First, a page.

How to repair a bass neck?

Discussion in 'Basses [BG]' started by sobemtv, Jan 7, 2013.

  1. sobemtv


    Nov 1, 2012
    Toronto, Canada
    I bought a neck through eBay. Found the top part of the finger board apart from the neck body.
    The seller may able to re ship another one for me to replace this. But i am think if this is a easy fix task, so that I may have an extra neck for my next project.

  2. There are many far more qualified people here, so hopefully this will just help get their attention, but here's what I might do, based solely on the pic: GENTLY pull the split apart- if it seemed easy to work a goodly amount of glue into it and clamp it securely(try w/o gluing), have at it. The strings, when installed, will tend to pull the split together. I have a pretty fair amount of woodworking experience, mind you- I don't recommend it if you don't feel terribly confident about it, especially if you can just get a return.
  3. Scott in Dallas

    Scott in Dallas Commercial User

    Aug 16, 2005
    Dallas, north Texas
    Builder and Owner: DJ Ash Guitars
    Yikes. You can likely inject glue into the crack until it's filled and clamp it. That would, in my opinion, be the only part of that neck that you could trust not to come loose.
  4. sobemtv


    Nov 1, 2012
    Toronto, Canada
    Thanks all.
    The crack is not bad. I may try to inject the glue.
    And here are the questions
    1) what glue I should use?
    2) how can I inject the glue? I don't want to remove the fingerboard as I do have confident to do that.
  5. Titebond is THE glue when it comes to luthery repairs of this kind ... have used in countless headstock and neck repairs over the last 15 years and, if clamped correctly, will give bonds that are stronger than the wood surrounding the broken area! you can use a syringe to inject the glue or spread it with a small chisel or similar ... clamp (not too tight) for 4-6 hours and don't put the neck under pressure for appr. 24 hours ... after that anything goes :hyper:

    have fun ...
  6. Scott in Dallas

    Scott in Dallas Commercial User

    Aug 16, 2005
    Dallas, north Texas
    Builder and Owner: DJ Ash Guitars
    First off, don't do anything to the neck if you're ever hoping to send it back to the person you bought it from. The second you do, it's yours, no matter what falls off it a year from now.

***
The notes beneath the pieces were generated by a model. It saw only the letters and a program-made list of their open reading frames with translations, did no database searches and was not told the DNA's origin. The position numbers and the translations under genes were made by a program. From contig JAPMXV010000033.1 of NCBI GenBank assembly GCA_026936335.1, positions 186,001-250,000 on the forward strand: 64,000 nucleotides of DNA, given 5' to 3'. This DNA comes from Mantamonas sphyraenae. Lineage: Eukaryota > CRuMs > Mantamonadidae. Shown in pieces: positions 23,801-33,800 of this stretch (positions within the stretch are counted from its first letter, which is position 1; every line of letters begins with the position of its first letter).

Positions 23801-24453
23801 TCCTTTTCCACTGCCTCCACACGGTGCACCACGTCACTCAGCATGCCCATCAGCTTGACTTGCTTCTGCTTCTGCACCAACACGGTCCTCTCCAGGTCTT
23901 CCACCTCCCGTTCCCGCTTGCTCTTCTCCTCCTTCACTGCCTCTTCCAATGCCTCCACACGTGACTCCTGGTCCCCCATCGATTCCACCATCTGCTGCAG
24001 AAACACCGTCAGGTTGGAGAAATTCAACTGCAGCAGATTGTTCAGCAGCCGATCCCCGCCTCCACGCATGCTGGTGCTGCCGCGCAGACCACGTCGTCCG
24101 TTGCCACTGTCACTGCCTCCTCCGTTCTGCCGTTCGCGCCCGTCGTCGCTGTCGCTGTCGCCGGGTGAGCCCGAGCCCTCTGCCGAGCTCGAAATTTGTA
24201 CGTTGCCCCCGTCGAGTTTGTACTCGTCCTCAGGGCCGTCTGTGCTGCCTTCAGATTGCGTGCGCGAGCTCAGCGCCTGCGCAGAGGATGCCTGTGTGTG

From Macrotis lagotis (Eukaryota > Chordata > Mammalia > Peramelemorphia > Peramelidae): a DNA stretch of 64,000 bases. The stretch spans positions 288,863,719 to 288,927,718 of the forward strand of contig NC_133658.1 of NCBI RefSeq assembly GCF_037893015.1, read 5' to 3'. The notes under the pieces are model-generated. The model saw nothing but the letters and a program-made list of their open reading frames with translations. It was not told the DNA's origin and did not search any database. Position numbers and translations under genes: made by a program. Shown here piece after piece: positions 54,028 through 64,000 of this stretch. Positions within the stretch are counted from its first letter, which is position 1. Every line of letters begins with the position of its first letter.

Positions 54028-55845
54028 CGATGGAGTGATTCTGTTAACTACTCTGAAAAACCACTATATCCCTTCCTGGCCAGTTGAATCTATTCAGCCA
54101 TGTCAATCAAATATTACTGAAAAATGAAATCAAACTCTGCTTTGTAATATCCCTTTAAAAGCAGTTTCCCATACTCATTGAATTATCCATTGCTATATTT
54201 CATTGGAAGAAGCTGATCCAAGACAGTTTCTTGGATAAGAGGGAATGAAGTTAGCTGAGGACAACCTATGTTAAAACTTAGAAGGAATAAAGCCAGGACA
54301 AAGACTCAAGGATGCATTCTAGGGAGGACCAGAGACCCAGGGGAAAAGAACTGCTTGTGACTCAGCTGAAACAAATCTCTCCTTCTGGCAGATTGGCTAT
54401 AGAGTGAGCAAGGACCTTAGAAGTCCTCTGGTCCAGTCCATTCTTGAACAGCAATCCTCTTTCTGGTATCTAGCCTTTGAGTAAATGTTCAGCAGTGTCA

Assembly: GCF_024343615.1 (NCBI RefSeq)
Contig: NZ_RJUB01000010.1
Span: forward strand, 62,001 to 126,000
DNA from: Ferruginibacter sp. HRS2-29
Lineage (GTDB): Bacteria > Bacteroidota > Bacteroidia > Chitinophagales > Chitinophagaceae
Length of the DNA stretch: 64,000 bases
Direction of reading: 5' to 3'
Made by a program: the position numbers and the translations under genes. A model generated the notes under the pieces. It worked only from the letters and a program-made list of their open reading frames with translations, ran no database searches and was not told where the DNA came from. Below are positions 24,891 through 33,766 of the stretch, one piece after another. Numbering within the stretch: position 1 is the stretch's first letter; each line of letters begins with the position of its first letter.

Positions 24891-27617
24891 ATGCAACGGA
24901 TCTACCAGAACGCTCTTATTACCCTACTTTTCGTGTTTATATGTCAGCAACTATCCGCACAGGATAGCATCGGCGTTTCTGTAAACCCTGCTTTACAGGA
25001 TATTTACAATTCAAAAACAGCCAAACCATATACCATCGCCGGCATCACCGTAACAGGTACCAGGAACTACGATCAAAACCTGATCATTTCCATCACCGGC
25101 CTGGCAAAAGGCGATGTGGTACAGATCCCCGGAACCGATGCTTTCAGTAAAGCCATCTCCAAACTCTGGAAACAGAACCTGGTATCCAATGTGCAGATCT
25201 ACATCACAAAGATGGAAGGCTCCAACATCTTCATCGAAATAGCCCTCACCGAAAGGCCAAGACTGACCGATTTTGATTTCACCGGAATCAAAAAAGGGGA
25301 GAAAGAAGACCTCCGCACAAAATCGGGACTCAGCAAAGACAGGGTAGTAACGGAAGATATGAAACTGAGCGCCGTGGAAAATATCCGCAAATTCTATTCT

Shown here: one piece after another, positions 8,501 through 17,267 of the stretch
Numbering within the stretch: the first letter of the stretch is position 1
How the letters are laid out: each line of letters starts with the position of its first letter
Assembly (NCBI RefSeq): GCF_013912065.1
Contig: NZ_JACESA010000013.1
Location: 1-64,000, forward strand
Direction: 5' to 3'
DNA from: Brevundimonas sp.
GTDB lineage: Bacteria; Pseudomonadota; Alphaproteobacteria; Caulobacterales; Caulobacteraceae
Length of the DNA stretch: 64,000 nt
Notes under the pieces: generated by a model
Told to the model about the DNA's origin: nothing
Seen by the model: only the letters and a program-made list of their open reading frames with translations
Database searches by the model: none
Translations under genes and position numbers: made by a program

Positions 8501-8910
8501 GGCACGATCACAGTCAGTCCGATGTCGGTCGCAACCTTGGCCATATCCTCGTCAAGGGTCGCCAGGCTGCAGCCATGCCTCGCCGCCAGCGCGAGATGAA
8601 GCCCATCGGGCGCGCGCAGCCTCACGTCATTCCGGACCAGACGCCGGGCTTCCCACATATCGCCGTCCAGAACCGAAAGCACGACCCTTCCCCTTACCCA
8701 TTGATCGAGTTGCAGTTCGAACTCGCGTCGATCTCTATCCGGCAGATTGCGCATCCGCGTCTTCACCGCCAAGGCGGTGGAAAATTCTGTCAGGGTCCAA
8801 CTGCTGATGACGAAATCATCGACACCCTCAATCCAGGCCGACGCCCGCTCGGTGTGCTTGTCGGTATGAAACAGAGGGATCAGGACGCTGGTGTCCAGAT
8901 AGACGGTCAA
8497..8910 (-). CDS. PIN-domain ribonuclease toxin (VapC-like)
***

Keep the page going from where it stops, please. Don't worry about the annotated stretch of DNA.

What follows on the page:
Any wood glue should do. As mentioned, you'd probably want to gently pry it open as far as you can without making it worse or breaking something. It will also tell you how good or bad the rest of the join is on that fretboard.

    You can get throwaway glue injectors at Woodcraft or a good hardware store. You can also use a hypo for children's medicine or just push it into place with a flat stick.

    The trick is to make sure there's glue covering the entire surface you want joined (something I suspect was the cause of your original problem) so that it smushes out when you clamp it down.

    If you're unsure about what you're doing, I'd suggest just doing the exchange and moving on. If the seller tells you not to bother sending the old one back, then you have something to experiment with for free. Good luck.
  7. Jawbone


    Jul 15, 2010
    Humboldt County
    1. inject glue
    2. clamp
    3. wipe off excess with damp rag
    4. wait 24 hours
    5. put back together
    6. play
  8. sobemtv


    Nov 1, 2012
    Toronto, Canada
    Thanks guys. Great tips.
    Once the seller confirm me no need to return this, then I will start a project to fix it. Thanks again
  9. Hopkins

    Hopkins Supporting Member Commercial User

    Nov 17, 2010
    Houston Tx
    Owner/Builder @Hopkins Guitars
    There are good tips here, but many are incomplete. The first thing I would do would be to get some 320 grit sand paper and work it around in the crack to clear out the old glue that failed.

    You want to use a good wood glue like titebond thinned down with a little water so it will wick into the split.

    Remove the nut that is already installed, because it will get in your way when trying to clamp it.

    build some sort of wooden clamping caul that somewhat fits the radius of the fingerboard and another that fits the contour of the back of the neck. It doesn't have to be perfect, just something that will evenly distribute the clamping pressure, and will protect the wood from any dents left from the clamp.

    Clamp it up and let it sit in clamps for a good 48 hours. Give it extra time because the diluted glue will take longer to dry.
  10. sobemtv


    Nov 1, 2012
    Toronto, Canada
    Hey friends.

    Friend of mine got a hair line crack at the back of the neck. Is this easy fix?